More often than not, these companies are started by former mortgage guys who personafied the stereotypical lower-tier scum of that industry.   That well dried up, and every one of them who I knew from that era got into this industry.

To quote David Faber:  "This is truly bottom-feeder stuff."

Casual Observer
Casual Observer

This couldn't happen to a nicer bunch of people!   One can only wonder why it took so long for any Federal agency to do anything about this.  Maybe government isn't as big and over-staffed as some would lead us to believe. 

MushMouth1
MushMouth1

When are they going to hold the radio and television stations accountable too?  When they accept these ads which everyone knows are scams they are just as guilty in my mind.  Same goes for on-air talent who endorse these products and services.

Relieved
Relieved

Couldn't they sue all debt relief companies then? None of them actually relieve you of anything. Chapter 7 bankruptcy is your only relief if you have credit card bills you can no longer negotiate with the card companies yourself or can not pay at all. I am living proof of it.

Dr. Burlough
Dr. Burlough

Three years after they went out of business,  three years after everybody scattered,  the FTC makes much that they've filed a CIVIL action.  Civil action means,  you have to promise you won't do it again,  the FTC will get a judgment you have to pay something back.  Those 'pay something back' are the federal version of Dallas County bail bonds.  Cold day in Hell.   If I was them,  I'd be ashamed to let somebody know I was this inept.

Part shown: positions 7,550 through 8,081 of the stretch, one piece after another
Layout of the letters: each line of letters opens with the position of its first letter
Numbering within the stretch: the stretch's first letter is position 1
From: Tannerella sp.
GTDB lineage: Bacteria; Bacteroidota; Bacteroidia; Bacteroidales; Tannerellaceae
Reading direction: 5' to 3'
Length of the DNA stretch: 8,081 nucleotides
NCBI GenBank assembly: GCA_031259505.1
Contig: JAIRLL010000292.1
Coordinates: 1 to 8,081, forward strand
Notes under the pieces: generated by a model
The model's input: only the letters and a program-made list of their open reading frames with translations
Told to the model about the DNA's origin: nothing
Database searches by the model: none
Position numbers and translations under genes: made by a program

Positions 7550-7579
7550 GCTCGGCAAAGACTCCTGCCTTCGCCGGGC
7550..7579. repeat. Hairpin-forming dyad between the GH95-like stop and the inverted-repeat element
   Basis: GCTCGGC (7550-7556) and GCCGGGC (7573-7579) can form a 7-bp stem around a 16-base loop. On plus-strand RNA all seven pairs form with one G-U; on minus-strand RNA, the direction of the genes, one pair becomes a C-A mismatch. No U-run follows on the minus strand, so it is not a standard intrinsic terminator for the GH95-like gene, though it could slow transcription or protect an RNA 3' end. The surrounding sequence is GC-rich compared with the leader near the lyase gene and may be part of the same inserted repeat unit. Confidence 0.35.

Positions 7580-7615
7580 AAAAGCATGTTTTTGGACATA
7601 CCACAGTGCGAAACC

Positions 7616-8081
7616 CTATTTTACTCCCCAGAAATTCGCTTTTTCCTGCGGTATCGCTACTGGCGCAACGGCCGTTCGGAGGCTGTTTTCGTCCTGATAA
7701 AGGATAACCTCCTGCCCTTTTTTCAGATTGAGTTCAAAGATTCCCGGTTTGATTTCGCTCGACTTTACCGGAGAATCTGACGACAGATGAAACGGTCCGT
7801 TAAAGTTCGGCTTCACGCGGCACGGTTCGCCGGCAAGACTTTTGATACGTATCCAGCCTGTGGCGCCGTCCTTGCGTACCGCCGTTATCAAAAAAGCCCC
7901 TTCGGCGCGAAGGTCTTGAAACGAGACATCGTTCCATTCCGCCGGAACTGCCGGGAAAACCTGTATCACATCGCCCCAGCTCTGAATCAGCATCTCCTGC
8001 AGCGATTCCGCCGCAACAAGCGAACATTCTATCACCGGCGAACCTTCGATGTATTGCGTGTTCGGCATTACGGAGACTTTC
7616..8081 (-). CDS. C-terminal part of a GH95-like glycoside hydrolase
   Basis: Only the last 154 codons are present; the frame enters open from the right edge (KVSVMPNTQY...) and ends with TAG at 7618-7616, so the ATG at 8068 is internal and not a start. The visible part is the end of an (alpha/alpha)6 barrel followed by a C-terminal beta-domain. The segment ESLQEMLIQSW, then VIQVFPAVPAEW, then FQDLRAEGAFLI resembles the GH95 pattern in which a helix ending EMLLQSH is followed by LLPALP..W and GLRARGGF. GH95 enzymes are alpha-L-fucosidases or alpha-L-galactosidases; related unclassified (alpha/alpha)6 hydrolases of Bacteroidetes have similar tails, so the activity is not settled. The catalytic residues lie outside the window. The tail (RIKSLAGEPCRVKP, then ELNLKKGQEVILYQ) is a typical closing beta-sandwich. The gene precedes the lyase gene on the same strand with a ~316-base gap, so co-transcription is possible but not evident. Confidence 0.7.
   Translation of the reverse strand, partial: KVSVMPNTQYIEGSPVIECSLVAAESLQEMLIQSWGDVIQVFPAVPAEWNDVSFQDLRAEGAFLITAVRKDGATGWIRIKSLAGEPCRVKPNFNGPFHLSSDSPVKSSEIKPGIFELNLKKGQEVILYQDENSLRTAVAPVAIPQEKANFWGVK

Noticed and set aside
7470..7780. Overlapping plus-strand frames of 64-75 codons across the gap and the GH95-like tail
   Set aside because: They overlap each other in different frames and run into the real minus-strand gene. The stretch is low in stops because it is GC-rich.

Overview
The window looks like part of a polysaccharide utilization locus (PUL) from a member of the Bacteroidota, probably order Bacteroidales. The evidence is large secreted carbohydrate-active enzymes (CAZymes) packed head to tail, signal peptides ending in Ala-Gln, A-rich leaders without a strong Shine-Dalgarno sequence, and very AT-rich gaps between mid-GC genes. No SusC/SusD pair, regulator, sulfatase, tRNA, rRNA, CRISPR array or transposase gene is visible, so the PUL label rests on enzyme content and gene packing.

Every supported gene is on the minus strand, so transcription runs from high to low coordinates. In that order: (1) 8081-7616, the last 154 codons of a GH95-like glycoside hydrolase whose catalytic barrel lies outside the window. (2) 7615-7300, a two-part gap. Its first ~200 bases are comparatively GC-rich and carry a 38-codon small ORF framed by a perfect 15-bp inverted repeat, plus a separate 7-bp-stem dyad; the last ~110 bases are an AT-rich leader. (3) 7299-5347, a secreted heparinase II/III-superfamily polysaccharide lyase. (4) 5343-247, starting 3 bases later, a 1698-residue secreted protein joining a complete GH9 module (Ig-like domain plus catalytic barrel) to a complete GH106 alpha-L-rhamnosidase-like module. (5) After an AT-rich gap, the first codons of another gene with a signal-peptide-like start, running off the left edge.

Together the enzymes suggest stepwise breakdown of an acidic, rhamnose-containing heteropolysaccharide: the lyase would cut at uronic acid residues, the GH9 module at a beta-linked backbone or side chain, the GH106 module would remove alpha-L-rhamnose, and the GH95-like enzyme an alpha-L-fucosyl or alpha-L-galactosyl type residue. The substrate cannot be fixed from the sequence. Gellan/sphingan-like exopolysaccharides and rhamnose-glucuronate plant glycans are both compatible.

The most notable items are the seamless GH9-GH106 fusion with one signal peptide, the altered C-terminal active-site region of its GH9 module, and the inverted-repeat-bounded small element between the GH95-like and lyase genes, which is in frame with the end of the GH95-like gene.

Montemalone
Montemalone

Another Texas Business Miracle Success Story!

GoDucks
GoDucks

Relieved,I worked with a not-for-profit debt relief service when I ignorantly overextended myself during and directly after college.  They did indeed work with my creditors to lower or suspend my interest rates, and eliminate late or overlimit fees.  They debt relief company allowed me to pay one monthly payment to them, and they in turn paid my creditors.  Within a few years, I was debt-free, and very happy to have worked with them.  So while you may not have had the best experience, it is possible to find debt relief companies that can legitimately help you get back on track, without the need to file for bankruptcy.

Grumpy Demo
Grumpy Demo

Three years ago who was running the FTC? Hint: first letter is "W".

It probably took the Obama FTC 18 months just to perform a investigation before they could file.

Remember these were the same people that at the SEC ignored written letters documenting Madoff's ponzi scheme for years. It's called the GOP "business friendly" low reg environment.

Grumpy Grump
Grumpy Grump

Fisher  at the Dallas Federal Reserve released specific numbers on Texas economic growth. I wonder if this will ever get mention in the Observer other than in this-a-here comment.

Grumpy Demo
Grumpy Demo

Sir!You will be hearing from my solicitor on the charges of misappropriation of snark, copy cat right violations, and just because, . . .